Many businesses are moving online, and this includes health service providers.

Whether you’re just adding an online offering to your existing health service business or moving completely online, you should really think about what you need to do legally.

Often, this starts with having a clear contact with your clients so they’re on the same page about what your telehealth services include.

What Is A Telehealth Service Agreement?

Just like any business that provides services, telehealth providers need a Service Agreement: a contract that sets out the terms and conditions between you and the clients receiving your services.

If you’re a telehealth business, a Telehealth Service Agreement is necessary for setting out the relationship between your business and your clients.

Delivering health professional services remotely is a relatively new business model, so it’s good to be on the safe side when it comes to having the proper legal agreements in place. 

Having a Telehealth Service Agreement typically:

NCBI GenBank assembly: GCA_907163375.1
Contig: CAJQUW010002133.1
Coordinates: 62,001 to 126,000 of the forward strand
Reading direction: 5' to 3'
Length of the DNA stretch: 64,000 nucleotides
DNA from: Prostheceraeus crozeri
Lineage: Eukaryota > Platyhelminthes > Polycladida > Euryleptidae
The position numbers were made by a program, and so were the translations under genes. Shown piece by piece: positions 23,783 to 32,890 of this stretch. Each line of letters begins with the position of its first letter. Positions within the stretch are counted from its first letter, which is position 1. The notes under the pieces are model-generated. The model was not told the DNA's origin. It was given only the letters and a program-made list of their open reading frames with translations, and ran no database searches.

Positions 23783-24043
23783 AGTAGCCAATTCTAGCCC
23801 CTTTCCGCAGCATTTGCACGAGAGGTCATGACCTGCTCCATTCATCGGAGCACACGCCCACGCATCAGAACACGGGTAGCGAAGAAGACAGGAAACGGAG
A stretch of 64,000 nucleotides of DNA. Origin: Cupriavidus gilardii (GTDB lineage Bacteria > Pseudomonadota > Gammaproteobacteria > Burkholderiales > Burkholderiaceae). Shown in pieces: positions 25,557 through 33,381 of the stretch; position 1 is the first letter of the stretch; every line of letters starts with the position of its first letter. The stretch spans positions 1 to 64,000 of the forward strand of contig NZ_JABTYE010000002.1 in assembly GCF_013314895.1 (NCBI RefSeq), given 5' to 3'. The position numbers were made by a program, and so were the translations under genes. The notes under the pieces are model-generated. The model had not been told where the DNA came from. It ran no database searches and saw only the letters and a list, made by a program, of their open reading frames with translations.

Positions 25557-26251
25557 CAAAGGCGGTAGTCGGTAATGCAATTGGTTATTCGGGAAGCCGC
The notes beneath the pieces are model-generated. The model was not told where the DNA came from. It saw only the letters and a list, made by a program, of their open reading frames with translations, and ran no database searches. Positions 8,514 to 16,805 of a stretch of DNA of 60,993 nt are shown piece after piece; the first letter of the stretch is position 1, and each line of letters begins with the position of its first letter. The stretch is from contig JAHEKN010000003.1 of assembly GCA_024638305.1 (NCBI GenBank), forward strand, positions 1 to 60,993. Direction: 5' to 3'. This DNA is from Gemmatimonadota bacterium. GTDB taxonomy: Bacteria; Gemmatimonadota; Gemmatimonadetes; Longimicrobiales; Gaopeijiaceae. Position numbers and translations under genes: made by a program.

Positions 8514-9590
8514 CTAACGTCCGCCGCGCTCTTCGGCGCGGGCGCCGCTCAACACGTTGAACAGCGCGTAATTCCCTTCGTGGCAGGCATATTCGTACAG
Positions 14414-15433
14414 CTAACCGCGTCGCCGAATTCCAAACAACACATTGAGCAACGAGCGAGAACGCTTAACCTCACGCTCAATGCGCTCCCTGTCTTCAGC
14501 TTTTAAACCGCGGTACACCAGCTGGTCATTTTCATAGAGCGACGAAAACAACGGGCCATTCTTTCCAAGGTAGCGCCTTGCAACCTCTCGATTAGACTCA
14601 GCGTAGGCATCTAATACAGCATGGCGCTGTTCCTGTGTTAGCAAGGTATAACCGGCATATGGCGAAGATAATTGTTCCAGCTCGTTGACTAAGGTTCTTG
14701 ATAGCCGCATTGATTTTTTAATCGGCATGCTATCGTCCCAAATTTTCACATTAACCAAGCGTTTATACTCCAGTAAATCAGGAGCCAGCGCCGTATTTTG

• Sets out your responsibilities to clarify exactly what you will and won’t do as a telehealth service provider
  • Secures your payment (even online!)
  • Limits your liability to your online clients

Moving from a traditional face-to-face practice to a completely online practice is exciting (and a little scary!). We know exactly how you feel.

Speaking to a good lawyer (particularly a lawyer who specialises in online businesses) can make sure that your contract reflects the modern needs of your online clients, and that you’ll be protected as much as possible.

What Else Do You Need?

On top of your Telehealth Service Agreement, health service providers need a few other things as well — especially if you’re running your business through a website!

First, you’ll need a Privacy Policy.

As a health service provider, you’ll be collecting what is considered “sensitive” and health information under privacy laws. Therefore, additional regulations will apply to your business.

For this reason, it’s a good idea to have a Privacy Policy in place that is consistent with the GDPR Privacy Principles.

This is especially important if you’re collecting sensitive and health information online. You’ll need to be transparent about how you collect, store and use this information.

On top of this, you’ll also need general Website Terms & Conditions: a simple set of T&Cs that provides general rules and disclaimers for everyday traffic on your website.

Speak To A Lawyer

If you’re thinking of providing your health services remotely, or just want to offer an additional remote service, you’ll need a Telehealth Service Agreement.

As we specialise in online businesses (and moving a traditional face-to-face practice completely online), we’re here to help! You can reach out to our friendly team at [email protected].

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